As an environmental activist she has coordinated, supported and learnt from grassroots networks a wide range of issues across India. She has proven to be an articulate spokesperson on people centered development.
As an academician she has produced a stream of books and articles, which form and address the development debate and steer action. She says all the hard work she has done is invisible in the science of industrial agriculture and economics.
Dr Shiva says women in agriculture become visible when projects and programmes are concerned about who is producing and the nutritional value of the food crop. She would like to see women take nutrition and health seriously by joining hands with small holder producers and farmers in solving the issues of food and agriculture.
"The main thing that made me go into agriculture was back in 1984, when India experienced two disasters, first the Bhopal gas tragedy, a gas leak where a pesticide plant leaked, killing 3,000 people immediately. About thirty thousand people since then have died and thousands are crippled while many are still being born crippled.
The second disaster was the violence in Punjab where peasants were killed," said Ms Shiva. "By the end of the year 1984, I said to myself, why is agriculture causing so many deaths, destruction and violence? I made up my mind to study the green revolution and learn what is was all about.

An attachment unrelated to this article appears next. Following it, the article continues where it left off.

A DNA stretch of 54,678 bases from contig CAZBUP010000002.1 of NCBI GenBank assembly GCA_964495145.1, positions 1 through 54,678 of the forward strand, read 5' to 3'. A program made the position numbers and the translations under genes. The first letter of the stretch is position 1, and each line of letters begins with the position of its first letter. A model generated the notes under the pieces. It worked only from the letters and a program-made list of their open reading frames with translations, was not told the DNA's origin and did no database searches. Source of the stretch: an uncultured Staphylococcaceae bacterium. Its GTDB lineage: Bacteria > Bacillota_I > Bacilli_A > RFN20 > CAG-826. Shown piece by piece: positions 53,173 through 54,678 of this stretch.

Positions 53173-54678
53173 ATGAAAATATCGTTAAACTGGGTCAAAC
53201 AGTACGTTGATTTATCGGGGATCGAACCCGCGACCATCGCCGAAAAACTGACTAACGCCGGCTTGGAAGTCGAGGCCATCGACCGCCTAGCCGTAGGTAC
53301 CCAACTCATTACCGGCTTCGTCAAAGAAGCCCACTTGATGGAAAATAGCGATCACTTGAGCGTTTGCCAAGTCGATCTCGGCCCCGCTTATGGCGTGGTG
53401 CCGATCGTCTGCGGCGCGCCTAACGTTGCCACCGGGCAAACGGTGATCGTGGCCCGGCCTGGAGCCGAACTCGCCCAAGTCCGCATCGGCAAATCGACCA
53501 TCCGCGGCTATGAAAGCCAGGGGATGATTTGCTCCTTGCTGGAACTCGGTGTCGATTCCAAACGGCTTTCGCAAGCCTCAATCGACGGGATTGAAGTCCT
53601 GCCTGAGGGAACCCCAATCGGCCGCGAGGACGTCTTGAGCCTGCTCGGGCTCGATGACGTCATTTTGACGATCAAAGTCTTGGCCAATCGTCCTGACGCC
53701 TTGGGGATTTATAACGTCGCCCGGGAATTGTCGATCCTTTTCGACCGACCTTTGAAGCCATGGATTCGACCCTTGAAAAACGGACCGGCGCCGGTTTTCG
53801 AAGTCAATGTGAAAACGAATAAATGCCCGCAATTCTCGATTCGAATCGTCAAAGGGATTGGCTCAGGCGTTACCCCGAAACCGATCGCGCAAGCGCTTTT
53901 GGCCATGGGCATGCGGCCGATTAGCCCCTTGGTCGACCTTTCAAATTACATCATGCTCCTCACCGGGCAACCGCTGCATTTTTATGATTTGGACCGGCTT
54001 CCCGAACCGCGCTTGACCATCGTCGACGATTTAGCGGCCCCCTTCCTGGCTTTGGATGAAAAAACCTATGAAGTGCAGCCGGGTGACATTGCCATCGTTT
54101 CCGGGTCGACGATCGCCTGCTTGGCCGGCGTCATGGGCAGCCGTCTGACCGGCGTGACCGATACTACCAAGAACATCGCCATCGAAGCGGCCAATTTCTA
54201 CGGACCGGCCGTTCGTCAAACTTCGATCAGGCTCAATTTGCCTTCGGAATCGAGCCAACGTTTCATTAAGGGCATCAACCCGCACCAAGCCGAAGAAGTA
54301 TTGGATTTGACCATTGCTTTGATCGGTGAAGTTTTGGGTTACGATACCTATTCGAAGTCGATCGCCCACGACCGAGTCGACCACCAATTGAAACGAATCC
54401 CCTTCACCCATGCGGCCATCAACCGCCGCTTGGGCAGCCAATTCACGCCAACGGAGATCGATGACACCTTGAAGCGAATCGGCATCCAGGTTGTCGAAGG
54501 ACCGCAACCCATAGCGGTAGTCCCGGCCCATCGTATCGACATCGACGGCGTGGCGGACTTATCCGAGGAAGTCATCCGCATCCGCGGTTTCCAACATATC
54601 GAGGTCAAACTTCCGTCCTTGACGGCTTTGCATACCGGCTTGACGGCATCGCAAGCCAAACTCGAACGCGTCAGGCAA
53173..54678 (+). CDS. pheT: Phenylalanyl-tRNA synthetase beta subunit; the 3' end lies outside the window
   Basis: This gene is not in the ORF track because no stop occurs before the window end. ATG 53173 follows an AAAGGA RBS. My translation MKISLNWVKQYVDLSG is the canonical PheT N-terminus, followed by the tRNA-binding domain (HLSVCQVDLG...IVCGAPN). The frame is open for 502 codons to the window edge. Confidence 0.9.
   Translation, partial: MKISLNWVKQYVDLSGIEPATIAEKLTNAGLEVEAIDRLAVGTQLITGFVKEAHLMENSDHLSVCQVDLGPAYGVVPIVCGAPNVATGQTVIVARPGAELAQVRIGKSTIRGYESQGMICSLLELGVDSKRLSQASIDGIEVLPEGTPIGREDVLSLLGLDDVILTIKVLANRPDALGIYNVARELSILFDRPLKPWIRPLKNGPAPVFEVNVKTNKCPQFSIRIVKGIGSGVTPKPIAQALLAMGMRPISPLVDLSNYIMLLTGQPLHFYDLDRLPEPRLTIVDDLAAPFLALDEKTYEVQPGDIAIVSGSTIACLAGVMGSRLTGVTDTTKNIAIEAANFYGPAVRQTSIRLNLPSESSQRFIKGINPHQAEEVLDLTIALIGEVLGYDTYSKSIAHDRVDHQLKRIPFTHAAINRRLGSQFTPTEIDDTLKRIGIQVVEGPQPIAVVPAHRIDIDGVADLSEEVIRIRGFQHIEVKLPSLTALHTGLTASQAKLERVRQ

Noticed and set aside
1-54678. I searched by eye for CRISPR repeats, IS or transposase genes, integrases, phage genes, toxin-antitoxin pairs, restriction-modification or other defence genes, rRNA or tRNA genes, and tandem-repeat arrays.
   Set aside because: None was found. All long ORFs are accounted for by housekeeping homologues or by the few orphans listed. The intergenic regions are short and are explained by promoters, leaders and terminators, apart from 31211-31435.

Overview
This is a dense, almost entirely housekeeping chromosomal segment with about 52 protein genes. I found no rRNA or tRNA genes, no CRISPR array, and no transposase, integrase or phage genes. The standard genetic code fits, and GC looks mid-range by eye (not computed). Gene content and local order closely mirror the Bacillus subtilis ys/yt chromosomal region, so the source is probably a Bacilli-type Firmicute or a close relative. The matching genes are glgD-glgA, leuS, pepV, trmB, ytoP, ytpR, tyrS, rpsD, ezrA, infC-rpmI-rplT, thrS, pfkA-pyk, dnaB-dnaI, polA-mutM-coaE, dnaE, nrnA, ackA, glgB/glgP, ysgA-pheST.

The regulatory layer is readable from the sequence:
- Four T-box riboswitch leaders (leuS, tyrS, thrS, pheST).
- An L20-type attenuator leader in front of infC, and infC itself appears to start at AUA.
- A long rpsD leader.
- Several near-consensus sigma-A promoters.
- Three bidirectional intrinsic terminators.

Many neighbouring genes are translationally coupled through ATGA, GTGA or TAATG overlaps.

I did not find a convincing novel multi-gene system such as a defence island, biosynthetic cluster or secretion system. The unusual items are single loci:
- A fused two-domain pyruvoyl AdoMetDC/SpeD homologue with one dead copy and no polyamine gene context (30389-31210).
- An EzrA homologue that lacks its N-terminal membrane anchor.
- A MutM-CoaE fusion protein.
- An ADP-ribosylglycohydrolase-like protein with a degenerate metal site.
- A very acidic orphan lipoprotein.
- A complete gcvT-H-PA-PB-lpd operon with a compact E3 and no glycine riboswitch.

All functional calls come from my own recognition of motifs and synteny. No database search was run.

I decided to dedicate my life to a nonviolent farming; agriculture based on diversity. I was interested in farming based on human and women's rights. And that's what I have been doing for thirty years," she added. Dr Shiva said that she decided to study agriculture as a result of the tragedies India was facing at that time in history.
Adding that "I understand there is a need to increase agriculture products but this should be done without destroying the ecological system and at the same time consider the nutritional factors in the food product produced and not just the quantity of the production."
There is a need to focus on small scale farmers and harvest the knowledge they have, said Dr Shiva. "What is needed is proper management on farming and husbandry by creating diversity by helping small farmers increase their production and not by removing them from their lands to give way to industrialised farming."